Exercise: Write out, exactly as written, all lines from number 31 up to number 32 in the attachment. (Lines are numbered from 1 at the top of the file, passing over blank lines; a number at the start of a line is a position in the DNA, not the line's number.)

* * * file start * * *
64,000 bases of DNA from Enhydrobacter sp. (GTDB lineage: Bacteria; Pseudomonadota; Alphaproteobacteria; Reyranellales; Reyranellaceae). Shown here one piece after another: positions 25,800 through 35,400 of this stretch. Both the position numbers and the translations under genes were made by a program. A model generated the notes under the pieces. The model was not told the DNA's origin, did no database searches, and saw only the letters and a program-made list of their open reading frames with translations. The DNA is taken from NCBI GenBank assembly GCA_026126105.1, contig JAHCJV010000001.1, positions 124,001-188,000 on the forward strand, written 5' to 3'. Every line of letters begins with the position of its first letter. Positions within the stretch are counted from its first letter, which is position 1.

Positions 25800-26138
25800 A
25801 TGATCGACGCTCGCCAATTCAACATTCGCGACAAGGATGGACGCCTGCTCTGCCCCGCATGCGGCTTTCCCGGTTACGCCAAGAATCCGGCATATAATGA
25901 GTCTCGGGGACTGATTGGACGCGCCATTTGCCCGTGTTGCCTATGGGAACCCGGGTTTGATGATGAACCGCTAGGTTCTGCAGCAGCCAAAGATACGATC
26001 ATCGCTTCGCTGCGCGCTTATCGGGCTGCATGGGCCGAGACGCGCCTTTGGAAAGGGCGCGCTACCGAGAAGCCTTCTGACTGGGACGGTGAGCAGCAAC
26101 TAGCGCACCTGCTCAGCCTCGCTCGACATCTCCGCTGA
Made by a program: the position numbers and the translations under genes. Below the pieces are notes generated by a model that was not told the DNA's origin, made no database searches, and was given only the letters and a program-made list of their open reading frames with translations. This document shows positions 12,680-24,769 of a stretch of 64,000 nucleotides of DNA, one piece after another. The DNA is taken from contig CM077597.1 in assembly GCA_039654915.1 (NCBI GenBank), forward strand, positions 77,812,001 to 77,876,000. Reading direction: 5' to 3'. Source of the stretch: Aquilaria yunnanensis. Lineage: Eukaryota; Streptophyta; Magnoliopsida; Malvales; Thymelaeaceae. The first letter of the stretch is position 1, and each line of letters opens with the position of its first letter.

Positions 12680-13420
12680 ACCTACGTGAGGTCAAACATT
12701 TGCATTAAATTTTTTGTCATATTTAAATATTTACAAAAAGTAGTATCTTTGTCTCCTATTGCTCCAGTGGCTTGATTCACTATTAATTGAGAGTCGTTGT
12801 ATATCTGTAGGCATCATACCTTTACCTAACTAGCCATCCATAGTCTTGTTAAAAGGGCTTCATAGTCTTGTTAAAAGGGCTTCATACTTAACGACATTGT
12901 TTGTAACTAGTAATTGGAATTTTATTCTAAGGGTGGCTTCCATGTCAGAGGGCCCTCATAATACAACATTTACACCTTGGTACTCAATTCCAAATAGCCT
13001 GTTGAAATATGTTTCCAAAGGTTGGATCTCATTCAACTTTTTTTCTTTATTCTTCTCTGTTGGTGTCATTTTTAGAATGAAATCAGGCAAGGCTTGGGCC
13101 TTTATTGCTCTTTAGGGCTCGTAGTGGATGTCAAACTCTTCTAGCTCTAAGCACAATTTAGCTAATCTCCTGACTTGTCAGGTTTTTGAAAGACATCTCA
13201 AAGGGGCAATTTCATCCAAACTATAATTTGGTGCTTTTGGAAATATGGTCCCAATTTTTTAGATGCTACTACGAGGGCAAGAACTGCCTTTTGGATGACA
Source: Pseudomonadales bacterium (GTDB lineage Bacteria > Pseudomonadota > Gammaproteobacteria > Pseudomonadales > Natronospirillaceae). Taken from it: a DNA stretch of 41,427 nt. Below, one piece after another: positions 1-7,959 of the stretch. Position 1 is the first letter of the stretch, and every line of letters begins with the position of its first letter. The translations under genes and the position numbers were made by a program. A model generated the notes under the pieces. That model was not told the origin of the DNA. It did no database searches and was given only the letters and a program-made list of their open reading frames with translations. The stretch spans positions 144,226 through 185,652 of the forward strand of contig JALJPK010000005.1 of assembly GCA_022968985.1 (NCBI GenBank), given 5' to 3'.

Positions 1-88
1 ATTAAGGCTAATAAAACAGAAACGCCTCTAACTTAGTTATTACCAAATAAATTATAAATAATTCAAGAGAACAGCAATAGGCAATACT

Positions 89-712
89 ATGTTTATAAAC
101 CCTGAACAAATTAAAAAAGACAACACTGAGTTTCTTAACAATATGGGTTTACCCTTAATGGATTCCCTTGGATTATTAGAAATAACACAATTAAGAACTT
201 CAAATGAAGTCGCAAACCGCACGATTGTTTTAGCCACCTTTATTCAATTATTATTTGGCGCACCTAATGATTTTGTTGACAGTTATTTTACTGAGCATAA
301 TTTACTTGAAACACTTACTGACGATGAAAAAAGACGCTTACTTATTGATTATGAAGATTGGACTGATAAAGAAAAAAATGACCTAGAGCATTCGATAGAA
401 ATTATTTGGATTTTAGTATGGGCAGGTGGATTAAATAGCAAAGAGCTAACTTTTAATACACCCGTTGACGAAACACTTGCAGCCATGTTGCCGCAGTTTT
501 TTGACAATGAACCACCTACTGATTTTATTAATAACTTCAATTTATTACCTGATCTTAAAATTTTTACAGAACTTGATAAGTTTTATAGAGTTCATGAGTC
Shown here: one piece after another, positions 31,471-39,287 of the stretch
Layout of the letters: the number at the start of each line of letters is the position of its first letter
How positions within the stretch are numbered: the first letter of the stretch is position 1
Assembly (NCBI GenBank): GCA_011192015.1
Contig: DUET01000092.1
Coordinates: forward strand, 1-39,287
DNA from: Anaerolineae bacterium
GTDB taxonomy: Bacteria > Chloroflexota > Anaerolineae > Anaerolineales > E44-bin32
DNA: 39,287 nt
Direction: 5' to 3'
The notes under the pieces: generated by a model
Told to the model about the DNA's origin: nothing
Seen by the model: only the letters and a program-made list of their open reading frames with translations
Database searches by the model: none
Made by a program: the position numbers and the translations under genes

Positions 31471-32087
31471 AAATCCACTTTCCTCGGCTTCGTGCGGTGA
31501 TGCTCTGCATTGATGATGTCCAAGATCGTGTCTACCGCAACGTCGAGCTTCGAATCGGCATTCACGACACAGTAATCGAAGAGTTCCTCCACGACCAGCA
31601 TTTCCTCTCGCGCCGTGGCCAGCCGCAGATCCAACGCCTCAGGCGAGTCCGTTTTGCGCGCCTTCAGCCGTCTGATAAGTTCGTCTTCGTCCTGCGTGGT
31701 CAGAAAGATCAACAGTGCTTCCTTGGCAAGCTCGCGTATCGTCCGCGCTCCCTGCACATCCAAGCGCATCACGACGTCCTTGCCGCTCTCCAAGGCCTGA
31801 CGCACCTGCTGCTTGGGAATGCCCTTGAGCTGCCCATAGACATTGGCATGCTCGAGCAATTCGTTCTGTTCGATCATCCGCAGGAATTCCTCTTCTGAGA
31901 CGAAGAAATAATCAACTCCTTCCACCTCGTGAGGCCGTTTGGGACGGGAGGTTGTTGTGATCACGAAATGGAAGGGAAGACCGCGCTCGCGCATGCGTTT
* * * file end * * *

Contig: DUET01000092.1
Coordinates: forward strand, 1-39,287